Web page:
Florida teacher arrested after professing love for 13-year-old student, investigators say

Andrea Jimenez, 47, sent "aggressively romantic" messages

Andrea Jimenez, 47, is facing charges after police said she professed her love for a 13-year-old student who she taught in Doral, Florida. (Turner Guilford Knight Correction Center)

DORAL, Fla. - A science teacher in South Florida was arrested Friday after investigators said she professed her love for a 13-year-old student.

Andrea Jimenez, 47, was a teacher at Doral International Math and Science Academy, reports the Miami Herald. She is charged with counts of lewd and lascivious conduct on a child and using a computer for prohibited purposes.

An arrest report obtained by WPLG said Jimenez began sending text messages to the male student in May 2018, when he was 12 years old. The report said Jimenez regularly "lured" the sixth-grade child into her class after school, and on one occasion tried to kiss him.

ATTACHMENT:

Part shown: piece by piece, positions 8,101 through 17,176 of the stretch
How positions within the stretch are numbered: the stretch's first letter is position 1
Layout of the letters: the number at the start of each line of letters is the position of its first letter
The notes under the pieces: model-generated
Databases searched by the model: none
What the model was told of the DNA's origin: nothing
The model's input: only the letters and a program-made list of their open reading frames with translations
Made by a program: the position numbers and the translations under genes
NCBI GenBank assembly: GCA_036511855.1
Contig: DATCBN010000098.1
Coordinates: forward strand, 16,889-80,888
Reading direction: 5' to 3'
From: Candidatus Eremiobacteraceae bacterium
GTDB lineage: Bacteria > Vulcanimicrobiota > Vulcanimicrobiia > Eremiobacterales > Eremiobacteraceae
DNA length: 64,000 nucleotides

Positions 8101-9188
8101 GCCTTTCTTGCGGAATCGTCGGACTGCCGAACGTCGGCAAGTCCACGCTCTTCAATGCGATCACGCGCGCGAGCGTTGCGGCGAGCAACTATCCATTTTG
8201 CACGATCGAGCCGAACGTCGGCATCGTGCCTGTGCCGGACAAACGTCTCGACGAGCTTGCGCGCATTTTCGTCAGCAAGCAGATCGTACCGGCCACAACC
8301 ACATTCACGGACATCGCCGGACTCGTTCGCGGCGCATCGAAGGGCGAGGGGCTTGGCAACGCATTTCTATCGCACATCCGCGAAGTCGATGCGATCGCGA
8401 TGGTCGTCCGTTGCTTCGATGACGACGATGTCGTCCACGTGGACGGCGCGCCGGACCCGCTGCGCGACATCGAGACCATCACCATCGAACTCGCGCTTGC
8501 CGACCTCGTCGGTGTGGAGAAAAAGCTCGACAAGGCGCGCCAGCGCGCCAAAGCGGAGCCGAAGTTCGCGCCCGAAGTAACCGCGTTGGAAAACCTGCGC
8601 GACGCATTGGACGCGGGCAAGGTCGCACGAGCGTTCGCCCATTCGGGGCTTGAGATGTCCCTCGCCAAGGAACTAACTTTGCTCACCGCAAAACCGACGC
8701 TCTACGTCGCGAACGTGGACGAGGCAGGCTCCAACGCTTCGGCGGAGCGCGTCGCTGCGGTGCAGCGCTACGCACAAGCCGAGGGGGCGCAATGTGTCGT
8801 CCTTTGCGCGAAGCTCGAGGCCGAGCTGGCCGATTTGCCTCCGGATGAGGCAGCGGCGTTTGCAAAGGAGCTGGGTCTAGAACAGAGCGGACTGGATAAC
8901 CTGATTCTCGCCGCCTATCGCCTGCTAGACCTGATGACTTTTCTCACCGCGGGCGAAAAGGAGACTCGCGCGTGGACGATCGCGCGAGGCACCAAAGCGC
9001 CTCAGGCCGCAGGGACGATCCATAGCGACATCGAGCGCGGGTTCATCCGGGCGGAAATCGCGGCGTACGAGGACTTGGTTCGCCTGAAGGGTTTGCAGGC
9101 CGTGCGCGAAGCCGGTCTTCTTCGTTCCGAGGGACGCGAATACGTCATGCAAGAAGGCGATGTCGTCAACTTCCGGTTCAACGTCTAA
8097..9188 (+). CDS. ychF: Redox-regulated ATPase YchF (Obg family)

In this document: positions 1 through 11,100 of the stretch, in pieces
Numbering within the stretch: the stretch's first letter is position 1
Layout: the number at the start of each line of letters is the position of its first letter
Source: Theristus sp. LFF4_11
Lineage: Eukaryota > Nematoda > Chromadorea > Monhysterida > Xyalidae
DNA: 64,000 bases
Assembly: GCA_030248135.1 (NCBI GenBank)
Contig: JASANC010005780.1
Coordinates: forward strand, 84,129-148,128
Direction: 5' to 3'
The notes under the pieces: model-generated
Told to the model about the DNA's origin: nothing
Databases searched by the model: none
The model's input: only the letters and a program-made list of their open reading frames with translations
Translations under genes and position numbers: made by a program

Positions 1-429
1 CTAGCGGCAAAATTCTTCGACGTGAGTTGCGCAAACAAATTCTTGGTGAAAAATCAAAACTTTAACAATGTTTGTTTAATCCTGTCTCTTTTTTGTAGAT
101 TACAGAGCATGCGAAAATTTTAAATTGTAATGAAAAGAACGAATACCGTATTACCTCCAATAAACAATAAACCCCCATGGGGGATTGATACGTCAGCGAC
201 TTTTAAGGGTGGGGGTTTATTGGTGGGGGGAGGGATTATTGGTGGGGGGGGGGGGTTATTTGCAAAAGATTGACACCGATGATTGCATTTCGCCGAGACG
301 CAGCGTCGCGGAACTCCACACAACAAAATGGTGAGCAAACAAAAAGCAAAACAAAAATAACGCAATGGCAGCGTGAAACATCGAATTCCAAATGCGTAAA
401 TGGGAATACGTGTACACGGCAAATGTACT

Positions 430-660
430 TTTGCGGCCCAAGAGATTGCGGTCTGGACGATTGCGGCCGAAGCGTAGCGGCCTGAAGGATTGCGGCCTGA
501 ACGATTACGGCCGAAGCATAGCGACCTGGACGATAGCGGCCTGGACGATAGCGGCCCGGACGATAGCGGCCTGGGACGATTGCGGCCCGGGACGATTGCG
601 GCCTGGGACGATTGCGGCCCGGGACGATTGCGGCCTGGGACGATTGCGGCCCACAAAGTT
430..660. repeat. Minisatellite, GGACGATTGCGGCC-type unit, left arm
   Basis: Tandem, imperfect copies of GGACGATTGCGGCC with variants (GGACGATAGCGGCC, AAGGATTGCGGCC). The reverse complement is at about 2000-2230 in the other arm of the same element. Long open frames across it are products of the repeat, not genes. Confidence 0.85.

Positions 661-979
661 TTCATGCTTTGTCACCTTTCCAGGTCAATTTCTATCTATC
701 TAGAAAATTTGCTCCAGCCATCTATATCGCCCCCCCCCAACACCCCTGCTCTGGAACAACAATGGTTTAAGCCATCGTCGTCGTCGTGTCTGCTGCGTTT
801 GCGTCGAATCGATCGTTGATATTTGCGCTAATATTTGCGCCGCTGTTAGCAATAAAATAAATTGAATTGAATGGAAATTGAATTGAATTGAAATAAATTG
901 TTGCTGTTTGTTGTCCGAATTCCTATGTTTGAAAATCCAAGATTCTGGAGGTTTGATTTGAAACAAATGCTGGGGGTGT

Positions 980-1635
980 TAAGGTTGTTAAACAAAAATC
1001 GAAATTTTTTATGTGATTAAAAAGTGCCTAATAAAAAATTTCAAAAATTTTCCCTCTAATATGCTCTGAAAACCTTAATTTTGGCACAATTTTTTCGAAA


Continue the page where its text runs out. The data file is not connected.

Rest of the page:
Over the summer, Jimenez sent social media messages to the boy that were "aggressively romantic in an obsessive tone," investigators said. One message read, "I will go to hell for u. Die for u stop eating to feed u. My love for u is so real and huge !!!"

Jimenez continued texting the boy into the new school year when he was a student in her class, investigators said. She allegedly expressed her desire to engage with him in an intimate manner and urged him not to speak with girls his age.

Police said the boy's parents became suspicious when items they hadn't purchased began appearing around the home. They notified the school's principal, who then contacted police.

Jimenez was fired by the school on Wednesday and turned herself in to police on Friday.

Jimenez's attorney, Jude Faccidomo, said the allegations were first made on Wednesday, and that a proper investigation into the claims had not taken place before the arrest.

“We are aware of the seriousness of the allegations but we are also aware that the Doral Police Department did no investigation of any kind before making their determination," Faccidomo said. "We are very new to the case but feel confident that a true review of the facts and the law will show that the allegations as they stand are exaggerated and are not sustainable.”

Watch WPLG's report below:

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